More people change their career fields than you may think. According to a recent survey from EdX, 29 percent of respondents changed their fields since graduating from college. Most who did so were seeking higher-paying jobs or were interested in other areas they may not have known about previously.
Still, even more respondents – about a third – were considering a career change but hadn’t taken the leap. There could be many reasons for this hesitation, but certainly one of them is the daunting task of creating a professional network in an entirely-new field.
Ivy Exec recently hosted Marcia Ballinger, the head of the civic executive search firm Ballinger|Leafblad in a webinar called “Networking for Success.” Marcia shares her networking tips compiled in her book The 20-Minute Networking Meeting with us.
If someone wants a job transition, Marcia suggests they should spend 80 percent of their job transition time and effort on networking. According to her, networking is the most likely way someone will find their next position.
If you’re interested in shifting career areas, however, finding contacts in a new field shouldn’t hold you back.
Here, we’ll share advice for successful networking in a field outside of your current one.
Identify Future Peers With Whom to Connect
LinkedIn is your best tool for finding (perhaps secondary) connections in the field you want to enter. Simply searching for contacts on LinkedIn and then cold-emailing them isn’t enough, however. Research their backgrounds, career paths, and training to identify connections who will be best able to answer your questions.
Reach Out to Someone You Are Connected With In Some Way
It’s always easier to secure a networking meeting if you’re connected to that person in some way. If someone has referred you, Marcia recommends referencing that person at the beginning of your introductory email.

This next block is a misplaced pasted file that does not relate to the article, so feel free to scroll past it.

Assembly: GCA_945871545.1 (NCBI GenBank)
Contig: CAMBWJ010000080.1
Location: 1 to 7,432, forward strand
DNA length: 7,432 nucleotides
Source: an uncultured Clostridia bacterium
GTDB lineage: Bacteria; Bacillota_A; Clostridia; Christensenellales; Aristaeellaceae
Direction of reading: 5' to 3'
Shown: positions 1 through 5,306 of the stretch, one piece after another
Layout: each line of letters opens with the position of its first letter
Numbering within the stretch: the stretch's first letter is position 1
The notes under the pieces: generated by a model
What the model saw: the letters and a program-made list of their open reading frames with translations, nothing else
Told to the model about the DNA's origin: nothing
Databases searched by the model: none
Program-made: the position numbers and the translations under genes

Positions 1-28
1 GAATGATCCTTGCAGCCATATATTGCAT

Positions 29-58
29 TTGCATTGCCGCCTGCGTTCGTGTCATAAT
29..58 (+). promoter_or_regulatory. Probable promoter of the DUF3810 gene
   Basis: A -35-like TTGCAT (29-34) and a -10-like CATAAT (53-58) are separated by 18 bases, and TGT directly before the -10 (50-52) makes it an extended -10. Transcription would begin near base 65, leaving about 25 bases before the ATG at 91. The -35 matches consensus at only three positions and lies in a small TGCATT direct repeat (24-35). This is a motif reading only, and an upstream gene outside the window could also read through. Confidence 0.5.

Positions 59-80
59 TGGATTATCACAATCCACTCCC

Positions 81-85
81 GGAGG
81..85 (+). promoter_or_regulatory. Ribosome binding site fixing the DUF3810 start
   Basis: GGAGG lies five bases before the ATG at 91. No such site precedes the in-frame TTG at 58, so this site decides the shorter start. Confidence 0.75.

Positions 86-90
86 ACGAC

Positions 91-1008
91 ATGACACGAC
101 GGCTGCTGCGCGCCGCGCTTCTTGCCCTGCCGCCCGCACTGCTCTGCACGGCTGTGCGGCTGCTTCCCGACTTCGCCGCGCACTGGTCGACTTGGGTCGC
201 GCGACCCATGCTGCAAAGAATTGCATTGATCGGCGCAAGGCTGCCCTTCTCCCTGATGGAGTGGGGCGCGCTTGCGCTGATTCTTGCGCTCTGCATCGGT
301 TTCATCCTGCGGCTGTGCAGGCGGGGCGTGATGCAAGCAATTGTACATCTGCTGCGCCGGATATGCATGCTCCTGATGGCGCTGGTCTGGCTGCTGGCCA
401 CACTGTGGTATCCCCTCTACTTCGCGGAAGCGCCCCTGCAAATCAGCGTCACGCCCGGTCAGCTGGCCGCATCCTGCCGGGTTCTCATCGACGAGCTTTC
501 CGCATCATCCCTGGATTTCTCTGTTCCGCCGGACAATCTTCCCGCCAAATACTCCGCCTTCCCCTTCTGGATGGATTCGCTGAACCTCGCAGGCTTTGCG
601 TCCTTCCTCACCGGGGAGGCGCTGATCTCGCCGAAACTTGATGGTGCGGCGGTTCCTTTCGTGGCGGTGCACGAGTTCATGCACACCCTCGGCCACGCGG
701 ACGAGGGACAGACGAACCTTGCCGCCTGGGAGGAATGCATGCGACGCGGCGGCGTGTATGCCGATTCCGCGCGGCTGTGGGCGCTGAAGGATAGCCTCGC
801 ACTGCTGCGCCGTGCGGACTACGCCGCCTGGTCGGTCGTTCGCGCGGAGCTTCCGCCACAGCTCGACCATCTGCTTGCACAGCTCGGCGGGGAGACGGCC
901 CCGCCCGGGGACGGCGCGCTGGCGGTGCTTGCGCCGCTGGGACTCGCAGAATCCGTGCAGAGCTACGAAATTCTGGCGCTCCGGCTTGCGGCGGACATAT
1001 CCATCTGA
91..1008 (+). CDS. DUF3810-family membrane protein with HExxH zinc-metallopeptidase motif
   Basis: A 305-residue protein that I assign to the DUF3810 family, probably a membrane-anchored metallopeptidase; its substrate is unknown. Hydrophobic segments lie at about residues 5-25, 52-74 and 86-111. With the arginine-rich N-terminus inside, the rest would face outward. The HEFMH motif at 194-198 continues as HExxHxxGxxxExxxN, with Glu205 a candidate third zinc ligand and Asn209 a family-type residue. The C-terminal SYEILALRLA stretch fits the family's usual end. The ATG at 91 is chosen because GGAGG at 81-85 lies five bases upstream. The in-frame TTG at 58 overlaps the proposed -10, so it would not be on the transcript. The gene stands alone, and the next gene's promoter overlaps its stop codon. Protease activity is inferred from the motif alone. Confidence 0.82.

“Networking is about upholding the relationships of others,” she explains.
If you don’t have a referral, then it’s a good idea to attend a professional association meeting and put yourself out there in meeting people. Forbes recommends connecting with industry groups to ask if you can attend their next meeting. Alternately, you could see when the group’s next event will be and decide to attend either a live or virtual event.
If this is how you met this person, then you can remind them of the conversation you had when you spoke informally before.
Other ways of connecting could be reaching out to someone who went to the same college or graduate school you did, or even someone you know in an informal setting like a musical group or sports team.
When you do secure a networking meeting with someone, Marcia recommends asking their advice on who else you could contact in the field.
You could ask:
- How might I expand my network?
- I see you’re a member of [board or group]. Do you know of anyone else who would connect with me?
- Is there anyone else at your company you suggest I connect with?
Be Selective in Reaching Out for Informational Interviews
At these beginning stages, it’s a good idea to identify three to six key contacts. These are the folks who are doing exactly what you want to do in the field and perhaps may have taken a similar non-traditional path into the profession. Don’t spam everyone who might be relevant; this makes it seem like you’re just reaching out to anyone without discretion or research.
Marcia recommends asking for a short meeting of no more than 20 minutes. “Give them several weeks to schedule the meeting,” she says. Let them set the timeline – be as flexible and open to their schedule as possible. Also, go to their office or schedule the virtual meeting yourself. The idea is to make the meeting as simple as possible for your contact.
Outline and Lead the Meeting
When a contact agrees to meet with you, take charge of that meeting. That means that you should know what information you’re seeking; perhaps you want to know about the career ladder you climbed, or the job search they conducted.
At the beginning of your meeting, share what you want to discuss and preview the purpose of your time together – what do you want to know?
Follow Up With Your Contacts
You may feel that this kind of networking is asking too much of a favor of your contact. But the idea is that networking is a two-way street – aim to give them something back!
“[Whenever I network with someone] I want to feel like I’m giving – the other person likes it too,” Marcia says. “Always ask, how can I help you in return?”
Few networkers ask this question, Marcia says, so anyone who does stands out in a positive way.
Entering a new field can feel a bit like fumbling in the dark. Creating a network of people to light your path is instrumental to making this career change. Remember, if you find the right contacts, they’ll be excited to share their journeys and tips for success. What’s more, if you spark their attention, they may even direct you towards your first job.